Wednesday

Gardening Tips (Archived)

Work With What You Have

We do not have a great space for our garden, but we make do with what we have. For us, that means it needs to be alongside our children's large sandbox because there really is no other place for it.



Because of our smaller area, we chose to go with Square Foot Gardening. This is obviously great for small spaces and can still have a high yield. Last year our garden was about 10x10 ft and this year we are expanding it to 10x20 ft.

But, if you don't have the desire to plant a whole garden or just simply don't have the space (perhaps you live in an apartment), you can at least consider planting one plant in a container or a tiny herb garden in your kitchen. As long as you do something it will be better for you and your family than if you did nothing.

Keep Records

If you keep records of your gardening, it will help you immensely the following year. Last summer, I sketched a scale of the garden and noted what we planted, where and how many of each plant.

The placement will come in handy for crop rotation. Especially for things like tomatoes and potatoes. If you rotate them, not only will it help specific soil nutrients to not become depleted, it will also help keep pests at bay, such as the potato bug that will be down in the ground just wating for next years batch of potatoes. But, you're too smart for that and your potatoes will be somewhere else. :)

I also kept track (as much as possible) of what our yield was for each vegetable. For example, the number of quarts of green beans (or in my case 1/2 quarts since we didn't plant enough) that I froze and the number of tomatoes we canned. That way, as we eat these vegetables during the winter, I can see where we end up and will know if we need to plant more or less of that particular produce.

Resources

Those that have gardened for awhile are probably your best resource. My husband loves getting gardening tips from family members that have been at it much longer than us. Those old timers especially, have a lot of good tips!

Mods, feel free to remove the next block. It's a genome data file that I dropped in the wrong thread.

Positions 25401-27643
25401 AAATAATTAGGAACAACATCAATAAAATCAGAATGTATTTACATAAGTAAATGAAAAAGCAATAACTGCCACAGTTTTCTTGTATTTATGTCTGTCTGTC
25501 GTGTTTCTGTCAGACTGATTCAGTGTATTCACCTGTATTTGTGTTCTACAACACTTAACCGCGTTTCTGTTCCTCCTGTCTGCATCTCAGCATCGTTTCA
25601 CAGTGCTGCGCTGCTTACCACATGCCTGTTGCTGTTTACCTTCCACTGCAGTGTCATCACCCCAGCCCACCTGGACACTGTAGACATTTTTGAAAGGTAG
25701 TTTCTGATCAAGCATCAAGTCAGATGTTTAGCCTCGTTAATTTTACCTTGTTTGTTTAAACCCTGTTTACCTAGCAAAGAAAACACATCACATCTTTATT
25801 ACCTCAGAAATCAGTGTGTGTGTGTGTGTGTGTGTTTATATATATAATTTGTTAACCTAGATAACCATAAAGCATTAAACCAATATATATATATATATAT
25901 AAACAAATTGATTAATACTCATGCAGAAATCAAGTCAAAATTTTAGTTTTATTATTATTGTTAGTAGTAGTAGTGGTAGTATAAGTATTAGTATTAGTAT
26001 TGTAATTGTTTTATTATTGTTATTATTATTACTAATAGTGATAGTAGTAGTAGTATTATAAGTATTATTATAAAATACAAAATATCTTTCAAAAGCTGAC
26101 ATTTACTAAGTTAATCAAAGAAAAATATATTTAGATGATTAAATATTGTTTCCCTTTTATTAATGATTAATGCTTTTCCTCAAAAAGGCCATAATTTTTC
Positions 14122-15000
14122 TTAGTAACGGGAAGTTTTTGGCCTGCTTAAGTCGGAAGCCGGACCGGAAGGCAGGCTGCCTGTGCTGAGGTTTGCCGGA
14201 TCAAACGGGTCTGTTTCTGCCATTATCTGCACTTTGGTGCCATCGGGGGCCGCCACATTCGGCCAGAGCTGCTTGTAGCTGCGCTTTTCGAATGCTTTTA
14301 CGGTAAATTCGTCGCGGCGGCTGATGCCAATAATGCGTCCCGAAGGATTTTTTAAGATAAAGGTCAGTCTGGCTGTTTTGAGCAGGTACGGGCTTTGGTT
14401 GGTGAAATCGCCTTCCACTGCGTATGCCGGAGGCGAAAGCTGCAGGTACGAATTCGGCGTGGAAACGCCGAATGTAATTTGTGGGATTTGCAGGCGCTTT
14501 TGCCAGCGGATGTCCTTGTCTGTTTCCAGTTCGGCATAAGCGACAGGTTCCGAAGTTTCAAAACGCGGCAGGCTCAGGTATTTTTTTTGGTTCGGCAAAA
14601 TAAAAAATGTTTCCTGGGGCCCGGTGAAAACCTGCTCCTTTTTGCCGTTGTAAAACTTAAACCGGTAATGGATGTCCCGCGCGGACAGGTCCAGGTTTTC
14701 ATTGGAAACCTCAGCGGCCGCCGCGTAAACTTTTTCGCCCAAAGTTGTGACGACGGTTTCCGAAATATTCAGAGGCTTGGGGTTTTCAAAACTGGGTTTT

What We Learned From Last year
  • If your expecting a frost, simply use a tarp over your garden to help keep those plants going.
  • if you need to pick your green tomatoes at the end of the season because it's getting too cold for them to ripen, put them in a paper bag in your home. It'll take a couple weeks, but they will ripen. I did scores of tomatoes this way last fall.
  • buy tomato plants that are specific for containers. Otherwise they will not produce healthy tomatoes.
  • rotate the placement of your tomatoes and potatoes from year to year to help reduce pests
  • when dealing with a pesky rabbit or two, it might help to scatter hair clippings throughout the garden or to put soap shavings around the ede of the garden. Marigolds are also supposed to help (and if nothing else, they make the garden look prettier!) However, they are an added expense so the kids and I harvested the seeds from last year to plant this year. We hope to start them indoors and then transplant them to the garden.
Do you garden? If so, do you have your garden in? If you don't garden, do you think you might give it a try?


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2 comments:

SophieBond said...

An attention-grabbing discussion is price comment. I feel that you must write extra on this subject, it won’t be a taboo topic but typically people are not enough to talk on such topics. To the next. Cheers

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Becky @ purposefulhomemaking.com said...

Do you mean the cost of starting a garden?

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